Mary Butler recovering after cancer surgery

The junior health minister was told she had skin cancer by a doctor she met on a work trip to Brussels
Mary Butler recovering after cancer surgery

Junior health minister Mary Butler is in recovery again at her Waterford home after a second surgery last Thursday.

Junior health minister Mary Butler is recovering after having surgery for skin cancer, she has confirmed.

Speaking to the Irish Examiner, Ms Butler said she had a procedure in June under local anesthetic to remove cancer from the bridge of her nose but it wasn’t successful.

She is in recovery again at her Waterford home after a second surgery last Thursday.

Ms Butler was awaiting an appointment to see a dermatologist, having been referred by her GP in January.

However, while representing the Government in Brussels on St Patrick’s Day this year, an Irish doctor was among a group she met and asked her if she realised she had a basal cell carcinoma on her nose.

She wanted to wait until the Government had announced the budget to have the second surgery.

She said: “I have a basal cell carcinoma on the nasal bridge, the diagnosis was confirmed in April.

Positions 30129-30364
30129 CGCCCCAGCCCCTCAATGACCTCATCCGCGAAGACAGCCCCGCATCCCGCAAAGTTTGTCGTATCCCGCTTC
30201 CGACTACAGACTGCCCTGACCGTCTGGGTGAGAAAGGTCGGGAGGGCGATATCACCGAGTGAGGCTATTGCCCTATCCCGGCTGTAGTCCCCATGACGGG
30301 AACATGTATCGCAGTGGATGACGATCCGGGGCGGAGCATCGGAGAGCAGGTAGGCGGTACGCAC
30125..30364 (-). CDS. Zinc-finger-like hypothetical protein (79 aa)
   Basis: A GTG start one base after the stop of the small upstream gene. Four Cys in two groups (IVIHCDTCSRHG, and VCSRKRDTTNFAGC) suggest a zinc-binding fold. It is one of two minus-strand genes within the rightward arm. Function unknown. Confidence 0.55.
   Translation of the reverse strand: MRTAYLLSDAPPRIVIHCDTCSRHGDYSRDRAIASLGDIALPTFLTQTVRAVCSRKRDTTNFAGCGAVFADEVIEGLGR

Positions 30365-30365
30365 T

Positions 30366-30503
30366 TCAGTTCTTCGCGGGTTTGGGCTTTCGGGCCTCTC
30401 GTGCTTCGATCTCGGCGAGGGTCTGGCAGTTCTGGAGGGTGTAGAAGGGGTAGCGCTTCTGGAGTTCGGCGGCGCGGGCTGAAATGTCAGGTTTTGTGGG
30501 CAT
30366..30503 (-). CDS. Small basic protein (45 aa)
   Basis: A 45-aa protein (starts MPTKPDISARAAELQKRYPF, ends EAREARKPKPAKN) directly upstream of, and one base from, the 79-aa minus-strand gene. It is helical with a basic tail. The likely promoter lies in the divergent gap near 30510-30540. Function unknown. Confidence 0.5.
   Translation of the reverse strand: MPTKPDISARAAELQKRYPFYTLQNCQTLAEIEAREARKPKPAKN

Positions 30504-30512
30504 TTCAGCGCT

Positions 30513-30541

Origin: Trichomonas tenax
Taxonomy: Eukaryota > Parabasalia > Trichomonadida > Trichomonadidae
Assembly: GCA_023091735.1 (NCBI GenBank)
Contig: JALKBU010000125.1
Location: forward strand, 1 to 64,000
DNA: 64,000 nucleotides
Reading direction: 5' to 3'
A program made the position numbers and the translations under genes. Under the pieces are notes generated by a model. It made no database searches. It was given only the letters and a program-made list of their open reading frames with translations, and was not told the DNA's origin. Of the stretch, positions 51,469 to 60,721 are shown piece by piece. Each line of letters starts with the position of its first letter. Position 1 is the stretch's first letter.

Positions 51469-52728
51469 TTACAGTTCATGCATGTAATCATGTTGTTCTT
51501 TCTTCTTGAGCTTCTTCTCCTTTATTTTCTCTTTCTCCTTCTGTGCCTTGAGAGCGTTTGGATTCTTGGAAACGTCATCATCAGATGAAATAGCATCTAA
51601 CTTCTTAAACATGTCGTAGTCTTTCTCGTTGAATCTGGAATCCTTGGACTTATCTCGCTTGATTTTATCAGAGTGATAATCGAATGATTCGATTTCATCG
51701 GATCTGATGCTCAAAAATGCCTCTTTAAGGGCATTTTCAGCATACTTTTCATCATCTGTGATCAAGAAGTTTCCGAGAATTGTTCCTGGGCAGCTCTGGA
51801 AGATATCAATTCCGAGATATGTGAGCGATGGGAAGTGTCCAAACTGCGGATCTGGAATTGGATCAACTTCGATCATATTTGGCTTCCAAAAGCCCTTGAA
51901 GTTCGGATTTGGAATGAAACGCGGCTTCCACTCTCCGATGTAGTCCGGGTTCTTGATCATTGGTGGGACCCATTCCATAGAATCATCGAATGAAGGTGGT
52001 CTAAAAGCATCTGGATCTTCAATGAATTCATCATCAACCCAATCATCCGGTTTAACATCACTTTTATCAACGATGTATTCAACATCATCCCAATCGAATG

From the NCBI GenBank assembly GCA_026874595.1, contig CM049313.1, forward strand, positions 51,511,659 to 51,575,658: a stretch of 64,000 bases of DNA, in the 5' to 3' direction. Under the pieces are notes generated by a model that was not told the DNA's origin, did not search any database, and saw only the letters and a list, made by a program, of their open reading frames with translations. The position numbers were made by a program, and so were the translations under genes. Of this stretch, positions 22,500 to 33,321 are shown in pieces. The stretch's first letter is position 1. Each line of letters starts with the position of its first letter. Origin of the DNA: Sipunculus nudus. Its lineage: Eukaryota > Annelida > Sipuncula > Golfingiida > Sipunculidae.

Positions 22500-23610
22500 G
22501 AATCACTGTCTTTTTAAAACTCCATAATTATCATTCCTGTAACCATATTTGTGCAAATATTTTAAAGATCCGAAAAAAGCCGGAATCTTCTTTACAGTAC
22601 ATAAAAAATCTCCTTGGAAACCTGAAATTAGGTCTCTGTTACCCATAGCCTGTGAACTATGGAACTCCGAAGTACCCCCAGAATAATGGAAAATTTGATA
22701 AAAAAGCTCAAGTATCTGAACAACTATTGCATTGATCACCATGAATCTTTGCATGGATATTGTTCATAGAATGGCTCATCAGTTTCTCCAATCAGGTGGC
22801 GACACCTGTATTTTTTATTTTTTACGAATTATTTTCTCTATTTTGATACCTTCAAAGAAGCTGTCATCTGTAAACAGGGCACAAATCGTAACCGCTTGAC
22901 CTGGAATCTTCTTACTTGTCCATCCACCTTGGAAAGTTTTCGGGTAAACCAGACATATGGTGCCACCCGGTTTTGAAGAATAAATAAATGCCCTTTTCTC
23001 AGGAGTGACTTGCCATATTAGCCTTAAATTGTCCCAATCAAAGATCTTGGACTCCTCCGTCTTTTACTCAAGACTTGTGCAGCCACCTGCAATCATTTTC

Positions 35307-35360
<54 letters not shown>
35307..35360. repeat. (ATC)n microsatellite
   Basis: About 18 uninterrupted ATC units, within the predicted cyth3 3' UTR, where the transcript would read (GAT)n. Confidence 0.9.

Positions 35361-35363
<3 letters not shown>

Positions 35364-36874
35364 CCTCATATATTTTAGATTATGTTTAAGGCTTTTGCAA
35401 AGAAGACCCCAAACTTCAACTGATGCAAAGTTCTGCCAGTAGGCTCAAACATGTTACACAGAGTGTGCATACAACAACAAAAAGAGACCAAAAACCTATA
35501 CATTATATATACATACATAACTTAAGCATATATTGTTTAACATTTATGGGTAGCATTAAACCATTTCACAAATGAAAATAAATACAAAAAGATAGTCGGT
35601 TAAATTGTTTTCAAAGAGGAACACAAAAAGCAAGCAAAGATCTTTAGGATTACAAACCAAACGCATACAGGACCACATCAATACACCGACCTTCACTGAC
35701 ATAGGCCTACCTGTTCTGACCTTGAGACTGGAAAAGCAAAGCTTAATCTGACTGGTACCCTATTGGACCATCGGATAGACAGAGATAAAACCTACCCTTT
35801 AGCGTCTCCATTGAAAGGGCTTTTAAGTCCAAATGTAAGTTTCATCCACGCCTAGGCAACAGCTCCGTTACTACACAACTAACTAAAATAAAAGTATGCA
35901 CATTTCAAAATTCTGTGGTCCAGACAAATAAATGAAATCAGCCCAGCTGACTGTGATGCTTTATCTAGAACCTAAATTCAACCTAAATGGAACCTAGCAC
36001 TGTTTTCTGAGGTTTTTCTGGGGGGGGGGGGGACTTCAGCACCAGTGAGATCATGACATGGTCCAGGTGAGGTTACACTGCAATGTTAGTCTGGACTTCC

“It’s the first time I had a full anesthetic in my life, on my birthday too last Thursday.

“I had a procedure under local anesthetic in June but unfortunately it wasn’t successful.”

Sun damage

 The Minister of State for Mental Health and Older People said the skin cancer appeared like a spot on her nose that wouldn’t heal.

She said it formed as a result of sun damage in earlier years.

She has a number of stitches on her nose following the invasive surgery and will be working from home for three weeks before returning to the Dáil. She said she was “floored” in the days following the procedure.

Ms Butler said her consultant has told her that he does not believe the cancer has spread elsewhere but she has to wait the results of biopsies.

She said: “I will have results in four weeks’ time but the consultant is very confident that it’s an isolated basal cell carcinoma with no spread.” 

Skin cancer is the most common cancer in Ireland, with over 13,000 new cases diagnosed every year.

The National Cancer Registry of Ireland (NCRI) expects this number to double by 2040.

“The importance of a good suncare regime has never been so important now with skin cancer the most common cancer in Ireland,” she added.

Ms Butler was not present at the Fianna Fáil Ard Fheis on Saturday due to the procedure but said she was delighted to be re-elected as a Vice President of the party.

The Waterford TD is the second politician who has had treatment for cancer in recent days after it was reported the Ceann Comhairle, Seán Ó Fearghaíl was recovering in a Dublin hospital after undergoing surgery for prostate cancer last Thursday.

He said he had discovered he had prostate cancer during the summer after a routine blood test which found he had a high PSA [Prostate Specific Antigen] level and would have to undergo surgery.

He said he is lucky that it doesn’t appear that the cancer has spread, and he has been informed the prognosis is good.

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